6th November 2023
Looking for fresh book inspo for your university bookshelf this autumn? These recommendations are easily packed into moving boxes to guide you through a new stage of life or just help refresh your reading list.
A rollercoaster of a memoir! The reader discovers Penner along with Penner herself, who identifies the patterns within her life. She packs her book full of flawed epiphanies and self-incrimination. It’s a gentle unraveling of relationships and the music industry that demands empathy and attention because it is written with so much bravery.
This collection is sentimental and emotional – perhaps teetering towards the twee or cliché in its worst moments. It covers broad themes and a wide range of voices. This results in an abundance of fresh poets that I think are unlikely to have neighboured each other before. The most impressive element of this book may well be its organisation as its chapters are guided by feelings making it easily navigable.
This poetry collection feels alive and practical. It notices the small things in dainty poems that are sometimes self-deprecating, sometimes self-referential. and always full of Cope’s humour, enthusiasm, and passion. As the collection’s title suggests, it feels like a friend telling an anecdote over coffee. Cope hesitates to reflect on moments until she is the right age to fully understand their importance. ‘An Afternoon’ (usually located on page 17) is a highlight for me!
A short and concise reflection on the Black Lives Matter Movement’s return to national (and international) headlines in 2020. It is a much-needed perspective and definitely an essay to reread – especially when needing a reminder of what real action is. I find it exciting whenever Uwagba writes as her topics are consistently interesting, difficult, and always executed perfectly.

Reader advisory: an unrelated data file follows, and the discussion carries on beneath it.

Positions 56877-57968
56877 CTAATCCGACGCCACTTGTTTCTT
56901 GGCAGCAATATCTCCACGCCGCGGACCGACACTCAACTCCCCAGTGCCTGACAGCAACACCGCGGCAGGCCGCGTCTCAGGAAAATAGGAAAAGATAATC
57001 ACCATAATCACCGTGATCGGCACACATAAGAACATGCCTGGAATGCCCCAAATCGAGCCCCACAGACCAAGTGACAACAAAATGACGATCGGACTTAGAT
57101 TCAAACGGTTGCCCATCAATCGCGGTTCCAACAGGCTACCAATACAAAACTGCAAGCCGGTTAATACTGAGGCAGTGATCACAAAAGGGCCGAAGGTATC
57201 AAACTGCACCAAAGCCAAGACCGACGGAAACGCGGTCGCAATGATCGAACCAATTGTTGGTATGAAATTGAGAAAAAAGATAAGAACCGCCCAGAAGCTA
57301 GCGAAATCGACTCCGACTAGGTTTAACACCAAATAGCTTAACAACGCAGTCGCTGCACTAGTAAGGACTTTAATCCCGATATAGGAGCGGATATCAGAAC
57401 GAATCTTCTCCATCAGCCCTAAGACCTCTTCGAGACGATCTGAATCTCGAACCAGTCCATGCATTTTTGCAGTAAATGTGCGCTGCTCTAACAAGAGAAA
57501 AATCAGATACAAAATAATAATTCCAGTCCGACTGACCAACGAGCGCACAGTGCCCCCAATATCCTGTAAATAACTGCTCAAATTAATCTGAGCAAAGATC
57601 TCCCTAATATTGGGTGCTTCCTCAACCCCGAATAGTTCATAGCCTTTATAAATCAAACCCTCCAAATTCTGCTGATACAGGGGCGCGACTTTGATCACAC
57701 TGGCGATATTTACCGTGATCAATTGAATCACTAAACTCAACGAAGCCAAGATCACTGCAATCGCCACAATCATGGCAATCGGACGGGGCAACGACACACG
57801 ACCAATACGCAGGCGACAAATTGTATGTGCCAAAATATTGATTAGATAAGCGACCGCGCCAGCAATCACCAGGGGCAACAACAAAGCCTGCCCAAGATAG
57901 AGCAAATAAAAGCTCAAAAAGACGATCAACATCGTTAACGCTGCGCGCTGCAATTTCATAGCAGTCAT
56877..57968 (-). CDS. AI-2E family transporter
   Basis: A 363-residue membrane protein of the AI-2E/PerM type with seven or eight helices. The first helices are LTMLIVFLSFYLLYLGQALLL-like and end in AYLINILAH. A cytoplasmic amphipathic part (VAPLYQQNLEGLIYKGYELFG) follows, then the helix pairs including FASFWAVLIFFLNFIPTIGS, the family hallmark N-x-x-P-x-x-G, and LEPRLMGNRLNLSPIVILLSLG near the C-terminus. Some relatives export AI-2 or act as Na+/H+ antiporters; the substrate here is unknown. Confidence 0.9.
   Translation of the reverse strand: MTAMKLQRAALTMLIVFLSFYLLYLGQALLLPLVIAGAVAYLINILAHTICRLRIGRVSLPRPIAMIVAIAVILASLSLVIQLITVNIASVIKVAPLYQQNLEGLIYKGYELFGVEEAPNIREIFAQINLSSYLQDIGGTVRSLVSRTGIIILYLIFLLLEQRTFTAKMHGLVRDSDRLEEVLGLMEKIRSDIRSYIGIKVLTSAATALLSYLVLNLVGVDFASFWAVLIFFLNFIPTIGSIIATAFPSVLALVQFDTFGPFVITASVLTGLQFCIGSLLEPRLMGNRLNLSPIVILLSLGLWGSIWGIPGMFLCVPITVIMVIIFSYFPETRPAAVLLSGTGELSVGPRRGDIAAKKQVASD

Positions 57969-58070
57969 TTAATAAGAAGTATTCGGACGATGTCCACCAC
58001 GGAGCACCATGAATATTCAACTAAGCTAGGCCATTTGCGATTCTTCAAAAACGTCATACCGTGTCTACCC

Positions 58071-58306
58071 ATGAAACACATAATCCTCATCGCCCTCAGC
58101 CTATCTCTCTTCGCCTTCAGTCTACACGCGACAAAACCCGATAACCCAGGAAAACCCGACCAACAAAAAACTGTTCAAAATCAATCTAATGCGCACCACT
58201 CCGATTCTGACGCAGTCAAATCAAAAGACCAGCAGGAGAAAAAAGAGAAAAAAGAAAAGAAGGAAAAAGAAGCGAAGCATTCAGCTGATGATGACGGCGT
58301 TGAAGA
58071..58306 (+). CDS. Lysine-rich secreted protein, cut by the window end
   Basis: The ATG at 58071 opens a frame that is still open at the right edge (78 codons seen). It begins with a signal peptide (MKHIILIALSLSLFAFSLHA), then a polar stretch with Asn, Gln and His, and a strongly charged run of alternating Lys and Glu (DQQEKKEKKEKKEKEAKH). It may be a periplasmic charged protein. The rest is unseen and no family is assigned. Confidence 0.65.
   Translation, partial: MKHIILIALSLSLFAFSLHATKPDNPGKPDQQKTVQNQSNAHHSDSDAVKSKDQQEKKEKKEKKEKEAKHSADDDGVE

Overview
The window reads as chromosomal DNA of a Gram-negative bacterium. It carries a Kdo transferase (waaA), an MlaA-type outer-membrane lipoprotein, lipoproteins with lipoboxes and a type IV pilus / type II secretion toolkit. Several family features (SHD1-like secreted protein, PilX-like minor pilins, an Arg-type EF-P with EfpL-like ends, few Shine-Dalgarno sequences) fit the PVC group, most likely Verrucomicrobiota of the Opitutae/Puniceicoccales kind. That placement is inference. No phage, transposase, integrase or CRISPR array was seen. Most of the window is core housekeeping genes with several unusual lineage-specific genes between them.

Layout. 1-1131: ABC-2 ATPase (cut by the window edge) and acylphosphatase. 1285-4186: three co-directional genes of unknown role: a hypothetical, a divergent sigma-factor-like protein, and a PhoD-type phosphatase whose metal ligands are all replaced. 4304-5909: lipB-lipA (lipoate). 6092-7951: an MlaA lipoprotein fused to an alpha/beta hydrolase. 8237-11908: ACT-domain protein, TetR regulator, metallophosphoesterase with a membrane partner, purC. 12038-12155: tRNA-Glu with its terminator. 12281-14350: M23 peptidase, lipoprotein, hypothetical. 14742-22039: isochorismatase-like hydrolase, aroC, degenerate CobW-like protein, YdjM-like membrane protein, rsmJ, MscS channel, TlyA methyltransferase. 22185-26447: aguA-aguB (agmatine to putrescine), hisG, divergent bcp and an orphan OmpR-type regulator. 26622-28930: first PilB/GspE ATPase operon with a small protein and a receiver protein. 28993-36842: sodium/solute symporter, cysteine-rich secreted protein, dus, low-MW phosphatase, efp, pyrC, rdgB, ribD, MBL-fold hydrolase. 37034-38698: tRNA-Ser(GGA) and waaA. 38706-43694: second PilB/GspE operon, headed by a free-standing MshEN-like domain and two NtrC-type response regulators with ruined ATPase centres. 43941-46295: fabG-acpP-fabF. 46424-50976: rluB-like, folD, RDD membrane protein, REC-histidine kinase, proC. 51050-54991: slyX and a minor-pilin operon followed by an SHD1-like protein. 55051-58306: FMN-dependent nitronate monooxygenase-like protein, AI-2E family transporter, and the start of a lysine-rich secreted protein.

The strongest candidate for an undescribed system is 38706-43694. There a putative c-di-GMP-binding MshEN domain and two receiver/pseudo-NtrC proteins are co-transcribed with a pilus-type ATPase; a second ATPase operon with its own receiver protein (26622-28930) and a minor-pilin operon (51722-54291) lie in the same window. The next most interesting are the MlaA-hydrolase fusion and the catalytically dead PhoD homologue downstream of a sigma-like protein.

To me, these stories are about the changes and decisions that make up a life. Quicksand depicts places through the people the protagonist, Helga, meets. This creates a cast of personalities whose conversations you are eager to eavesdrop on. Helga herself is confusing in the best way. As Larsen died in relative anonymity, it’s a pleasure to read these buried treasures. The Sydney Jones library has many copies of this text for you to check out!
Many have a love-hate relationship with this novel, much like the characters in the story. It has a meandering yet seductive plot that pulls you in and lets you swim around in its world. Plus, the classic Rooney cover art style is perfect for adding some colour to your uni bookshelf! Despite some troublesome tropes, Conversations with Friends has developed somewhat of a cult following from those invested.
For more bookshelf inspo, check out these books to help to get your life together!
Featured Image Credit: The Author